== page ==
A piece of Raghurajpur travelled with Prime Minister Narendra Modi to France on his maiden visit to the country. He gifted French President François Hollande a pattachitra (a cloth-based scroll painting) on silk titled Tree of Life reflecting the societal respect for nature in India. France will host the 2015 United Nations Climate Change Conference in December.
Even as the village basks in its recent international glory, old-timers recall the efforts of Halina Zealey, an American researcher, and their very own Jagannath Mohapatra to create a studio in every household.
The coconut and palm-shaded village, about 50 km from Bhubaneswar, was initially home to five to six chitrakar families. The fortunes of these artists dwindled at the beginning of the 20th century with the entry of middlemen. Till then, they created pattis for the Lord Jagannath Temple and also sold these at the Bedha Mahal. By the 1950s, only a few old men continued painting.
“In 1952, Halina Zealey organised a competition where artists from nearby villages participated. Mohapatra impressed her with a painting on Matsya Avatar (a fish incarnation of the Hindu god Vishnu). But by then, most artists of Raghurajpur had turned labourers who supplied water to betel vines. Mohapatra eked out a living by working as a mason. When the neighbouring Dandasahi villagers joked about it, an aggrieved Mohapatra decided to create an artist in every home,” said Bhagawan Swain of Parampara, an NGO that coordinates the ground-level entrepreneurs of the village.
Swain said Zealey understood the need to promote these products to sustain the art form. “She set up Banijya Vikas Kendra in Puri. Before leaving Odisha in 1954, she gave Mohapatra revolving fund to support the cause,” he added.
Though Pattachitra is the mainstay of Raghurajpur’s artistic brilliance, an array of other craft items – palm leaf engravings, Tussar paintings, Ganjappa cards, stone and wood carvings, cow dung and papier-mâché masks and toys – are proudly displayed in the pretty households.
Between 2002 and 2005, the Indian National Trust for Art and Cultural Heritage (INTACH) with support from the Norwegian Agency for Development Cooperation (NORAD) and the Odisha government turned the village into a living reference of the Odisha mural painting tradition. Today, mythological scenes from Ramayana and Mahabharata adorn the walls of most houses, neatly arranged in two rows.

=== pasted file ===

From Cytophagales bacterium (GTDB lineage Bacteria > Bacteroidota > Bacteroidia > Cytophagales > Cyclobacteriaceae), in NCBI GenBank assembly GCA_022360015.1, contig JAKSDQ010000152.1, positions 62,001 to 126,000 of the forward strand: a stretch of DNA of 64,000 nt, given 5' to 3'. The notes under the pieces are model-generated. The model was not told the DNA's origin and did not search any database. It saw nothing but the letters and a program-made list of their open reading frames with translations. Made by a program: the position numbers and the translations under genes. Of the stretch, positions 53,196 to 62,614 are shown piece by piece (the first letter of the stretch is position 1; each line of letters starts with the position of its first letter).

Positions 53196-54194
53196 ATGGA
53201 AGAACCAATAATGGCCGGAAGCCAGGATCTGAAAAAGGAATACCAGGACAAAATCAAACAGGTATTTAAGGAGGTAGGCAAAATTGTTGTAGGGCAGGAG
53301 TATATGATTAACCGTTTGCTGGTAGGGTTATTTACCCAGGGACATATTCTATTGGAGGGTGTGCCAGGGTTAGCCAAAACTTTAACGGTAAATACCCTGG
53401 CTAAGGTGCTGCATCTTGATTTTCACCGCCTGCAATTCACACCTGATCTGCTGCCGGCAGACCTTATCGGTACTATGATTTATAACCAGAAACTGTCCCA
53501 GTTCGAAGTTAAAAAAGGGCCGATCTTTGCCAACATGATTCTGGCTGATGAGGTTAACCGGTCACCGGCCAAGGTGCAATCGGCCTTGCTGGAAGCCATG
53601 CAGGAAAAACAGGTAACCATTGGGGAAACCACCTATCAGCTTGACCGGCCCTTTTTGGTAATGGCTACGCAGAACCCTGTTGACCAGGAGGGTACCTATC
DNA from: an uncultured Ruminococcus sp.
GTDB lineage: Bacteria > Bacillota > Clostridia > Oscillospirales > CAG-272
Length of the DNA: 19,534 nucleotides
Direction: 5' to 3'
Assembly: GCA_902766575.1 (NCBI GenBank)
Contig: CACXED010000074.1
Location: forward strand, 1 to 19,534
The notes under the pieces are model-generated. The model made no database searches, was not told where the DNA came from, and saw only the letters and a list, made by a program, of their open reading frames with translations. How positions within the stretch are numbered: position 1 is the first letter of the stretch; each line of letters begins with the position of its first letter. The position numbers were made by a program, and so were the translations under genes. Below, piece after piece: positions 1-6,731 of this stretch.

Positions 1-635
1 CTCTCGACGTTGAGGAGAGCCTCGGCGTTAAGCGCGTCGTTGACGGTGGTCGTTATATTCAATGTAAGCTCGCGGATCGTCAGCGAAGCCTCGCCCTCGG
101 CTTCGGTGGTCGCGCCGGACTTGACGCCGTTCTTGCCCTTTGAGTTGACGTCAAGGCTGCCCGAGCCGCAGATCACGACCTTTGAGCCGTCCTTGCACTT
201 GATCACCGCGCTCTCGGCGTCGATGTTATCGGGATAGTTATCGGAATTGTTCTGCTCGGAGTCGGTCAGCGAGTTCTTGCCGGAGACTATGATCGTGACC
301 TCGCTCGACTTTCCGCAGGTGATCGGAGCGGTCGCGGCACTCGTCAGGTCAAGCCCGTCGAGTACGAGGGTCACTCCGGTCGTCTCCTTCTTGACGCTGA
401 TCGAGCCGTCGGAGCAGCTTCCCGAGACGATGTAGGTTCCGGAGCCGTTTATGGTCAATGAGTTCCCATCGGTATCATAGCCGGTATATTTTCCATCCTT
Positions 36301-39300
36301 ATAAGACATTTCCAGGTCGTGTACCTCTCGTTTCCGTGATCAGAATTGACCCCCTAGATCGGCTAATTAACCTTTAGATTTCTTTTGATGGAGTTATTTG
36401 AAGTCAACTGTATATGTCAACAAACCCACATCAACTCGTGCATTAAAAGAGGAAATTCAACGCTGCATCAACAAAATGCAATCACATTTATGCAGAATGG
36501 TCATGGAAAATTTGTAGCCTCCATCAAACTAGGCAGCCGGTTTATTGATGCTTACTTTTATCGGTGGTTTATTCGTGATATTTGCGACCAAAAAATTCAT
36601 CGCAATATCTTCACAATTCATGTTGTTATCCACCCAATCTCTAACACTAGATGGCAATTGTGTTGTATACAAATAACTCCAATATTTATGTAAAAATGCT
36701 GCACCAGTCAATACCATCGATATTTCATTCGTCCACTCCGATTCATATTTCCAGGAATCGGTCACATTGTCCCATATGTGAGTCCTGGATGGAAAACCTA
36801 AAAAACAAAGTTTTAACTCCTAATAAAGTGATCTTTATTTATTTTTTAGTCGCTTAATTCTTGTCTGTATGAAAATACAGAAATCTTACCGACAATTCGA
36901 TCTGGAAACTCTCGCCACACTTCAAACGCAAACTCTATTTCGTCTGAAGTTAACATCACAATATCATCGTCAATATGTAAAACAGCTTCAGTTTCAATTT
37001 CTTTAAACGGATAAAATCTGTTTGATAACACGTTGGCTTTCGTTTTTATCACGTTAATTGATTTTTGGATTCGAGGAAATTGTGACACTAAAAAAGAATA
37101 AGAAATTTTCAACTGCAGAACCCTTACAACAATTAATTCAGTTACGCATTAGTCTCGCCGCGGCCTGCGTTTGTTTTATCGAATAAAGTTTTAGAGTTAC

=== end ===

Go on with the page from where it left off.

“Besides retrieving lost skills, the project is aimed at holistic development of the 120 artist families. Around Rs 50 lakh was spent on a transit restaurant, a small accommodation unit for tourists called Gram Kutir, a crafts centre for display and sale of crafts and an amphitheatre for live performances of Gotipua and Odissi. Another Rs 20 lakh was used on capacity-building workshops. The villagers were given training in hospitality and a village committee was formed to take care of the facilities,’’ said Mallika Mitra, coordinator of INTACH in Odisha. The mural paintings lend a vibrant look to the village, which helps attract tourists, she added.
While Raghurajpur has become synonymous with Pattachitra, its roots can be traced to the traditional Jatri Patti. In ancient days, visitors to Puri carried back Jatri Pattis depicting the tales and rituals of Lord Jagannath as mementos. These were created on a variety of mats or pattis made of layers of old sarees and tamarind gum, which was polished using a scrubbing stone to allow artists to work on a smooth surface.
“We continue to draw inspiration from the Jatri Patti. There has been little change in the manner in which a patti or canvas is made. But brushes have replaced the sticks with crushed heads,” said Sridhar Maharana, son-in-law of Jagannath Mohapatra. Maharana runs a gurukul in the village.
“Pattachitra is an age-old tradition of Puri district, closely associated with the Jagannath Temple. There is no historical evidence to support it. Chitrakar families, spread across the district, used to draw the three deities on pattis, which were put up in the sanctum sanctorum during their 15-day indisposition after Snana Purnima. In all these years, Raghurajpur managed to keep this indigenous tradition alive, while others couldn’t,” said historian Himanshu Patnaik.
The village also takes pride in its rich Jatra tradition. The Raghunath Deb Temple, which is being renovated, hosted Dhola Yatra, Sahi Yatra and Ram Leela in the past. “A proper platform is being built in front of the temple to revive the rich tradition lost in the mists of time,” said Aka, a young enthusiast of the village.
Another touchstone of the village is Dasabhuja Gotipua Odishi Nrutya Parisad. Established in 1977 by Guru Maguni Das, a Padmashri awardee and recipient of Odisha Sangeet Natak Akademi award, the dance school has played a lead role in the revival of the form, the precursor of Odissi classical dance. Currently, 36 boys are undergoing training at the gurukul, which also provides them formal education till Class X. “It was Maguni Das, who took the dance form to the stage with group performances. It was earlier performed by a single boy alongside the Jagannath yatra,” said Sebendra Das, son of the legendary guru.
Vasant Utsav, in February, is also a big draw. Parampara has been organising the festival since 1994. “The Utsav was the brainchild of Odissi legend Kelucharan Mohapatra who hails from the village. Through the festival, he wanted to promote the art forms and also the village Raghurajpur,” said Swain.